Today’s first reading, Psalm 39, reminds us that for most of us we have lived longer than we are going to live. When I look at how old I am, and how long most people live, I realize that the time that I have left on this journey is not really that long. Although we might be uncomfortable thinking about this, doing so allows us to make choices; to plan how to make the most with the precious time that we have.
Some say that robins are a sign of spring. For me I know that spring is really here when I start out on a Saturday morning to do an errand, and I have to stop time and time again for small traffic jams caused by yard sales. They go on all summer long up until the last of the tourists have gone. Now my predecessor and her husband love yard sales, as does my husband, who always is in hope of finding yet more good used books. I, on the other hand, hate clutter and the amassing of more stuff. We have had a couple of yard sales ourselves after waking up one day and discovering that once again we have a collection of good things, that we never use and that are just taking up space. It’s interesting that sometimes those things that we consider to be treasures when we get them end up feeling like a burdens; dead weight. Then there are those things that I have in the attic that, because I have so much, I’ve forgotten about, and am not using, am not enjoying.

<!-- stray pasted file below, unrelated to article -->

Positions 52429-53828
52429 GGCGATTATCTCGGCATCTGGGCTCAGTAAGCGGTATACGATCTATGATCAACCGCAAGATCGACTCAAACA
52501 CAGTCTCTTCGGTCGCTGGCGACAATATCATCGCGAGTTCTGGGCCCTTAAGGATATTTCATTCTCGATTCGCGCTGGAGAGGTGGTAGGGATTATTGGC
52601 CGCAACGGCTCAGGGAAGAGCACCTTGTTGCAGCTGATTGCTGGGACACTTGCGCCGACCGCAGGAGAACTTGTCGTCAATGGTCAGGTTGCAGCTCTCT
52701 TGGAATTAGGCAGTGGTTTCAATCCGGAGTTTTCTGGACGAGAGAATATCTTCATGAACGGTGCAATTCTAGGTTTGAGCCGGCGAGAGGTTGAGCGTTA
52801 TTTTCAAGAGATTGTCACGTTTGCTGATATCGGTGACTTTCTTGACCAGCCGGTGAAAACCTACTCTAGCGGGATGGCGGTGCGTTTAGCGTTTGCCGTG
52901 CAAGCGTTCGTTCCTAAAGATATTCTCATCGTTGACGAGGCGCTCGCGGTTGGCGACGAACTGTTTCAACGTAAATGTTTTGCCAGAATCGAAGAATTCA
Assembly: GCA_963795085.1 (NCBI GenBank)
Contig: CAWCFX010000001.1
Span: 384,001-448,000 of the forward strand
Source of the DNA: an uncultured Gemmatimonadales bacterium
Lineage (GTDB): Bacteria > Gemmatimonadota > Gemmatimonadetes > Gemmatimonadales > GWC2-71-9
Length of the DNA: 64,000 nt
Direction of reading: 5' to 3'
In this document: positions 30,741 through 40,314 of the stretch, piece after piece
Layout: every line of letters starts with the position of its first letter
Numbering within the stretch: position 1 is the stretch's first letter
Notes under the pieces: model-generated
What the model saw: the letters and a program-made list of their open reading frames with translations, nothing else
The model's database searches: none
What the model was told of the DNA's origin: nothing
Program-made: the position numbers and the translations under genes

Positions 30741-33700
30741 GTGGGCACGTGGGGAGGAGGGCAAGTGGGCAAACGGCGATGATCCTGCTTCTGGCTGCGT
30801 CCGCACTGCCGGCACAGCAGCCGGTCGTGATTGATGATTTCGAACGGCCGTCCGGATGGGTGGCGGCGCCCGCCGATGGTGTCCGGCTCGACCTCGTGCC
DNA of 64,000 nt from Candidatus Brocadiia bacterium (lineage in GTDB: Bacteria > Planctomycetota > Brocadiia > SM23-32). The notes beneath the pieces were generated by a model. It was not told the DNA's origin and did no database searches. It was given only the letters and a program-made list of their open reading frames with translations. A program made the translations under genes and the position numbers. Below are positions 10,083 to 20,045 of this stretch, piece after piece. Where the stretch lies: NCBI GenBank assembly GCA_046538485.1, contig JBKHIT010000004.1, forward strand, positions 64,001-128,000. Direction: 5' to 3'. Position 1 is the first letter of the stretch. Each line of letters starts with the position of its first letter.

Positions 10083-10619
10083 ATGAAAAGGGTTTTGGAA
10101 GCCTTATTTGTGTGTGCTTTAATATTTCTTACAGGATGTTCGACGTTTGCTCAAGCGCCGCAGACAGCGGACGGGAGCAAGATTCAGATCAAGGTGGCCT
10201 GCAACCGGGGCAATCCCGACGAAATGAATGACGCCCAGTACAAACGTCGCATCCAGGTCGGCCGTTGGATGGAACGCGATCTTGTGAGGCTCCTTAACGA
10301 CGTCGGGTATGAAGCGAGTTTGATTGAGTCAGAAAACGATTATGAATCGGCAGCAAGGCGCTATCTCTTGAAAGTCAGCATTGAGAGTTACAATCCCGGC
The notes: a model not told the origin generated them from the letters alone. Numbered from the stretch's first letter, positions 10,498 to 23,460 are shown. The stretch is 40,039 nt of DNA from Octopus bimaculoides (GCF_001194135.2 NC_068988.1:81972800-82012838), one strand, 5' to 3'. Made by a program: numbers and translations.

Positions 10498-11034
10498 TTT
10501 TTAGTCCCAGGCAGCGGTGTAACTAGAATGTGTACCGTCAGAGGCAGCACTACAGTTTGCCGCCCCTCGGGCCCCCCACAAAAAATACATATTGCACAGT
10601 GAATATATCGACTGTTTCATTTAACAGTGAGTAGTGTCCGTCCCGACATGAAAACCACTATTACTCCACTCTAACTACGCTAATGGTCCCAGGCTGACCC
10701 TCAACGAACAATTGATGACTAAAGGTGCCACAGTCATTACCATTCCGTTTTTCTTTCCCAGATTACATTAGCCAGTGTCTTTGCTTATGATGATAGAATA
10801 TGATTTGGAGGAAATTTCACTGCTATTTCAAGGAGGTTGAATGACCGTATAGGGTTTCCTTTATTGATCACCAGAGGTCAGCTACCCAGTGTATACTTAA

(New topic:) As some of you know Anne Murray and I hold a prayer service once each month at St. Andre’s Health Care Center. Sometimes we have lunch afterwards. I always enjoy our time together. We often share what we are reading or talk about spirituality, but a few weeks ago we had a real girlie lunch. Ann was preparing for her cruise and we mostly talked about clothes and what she should bring for the journey. It was a change for us, and it was fun.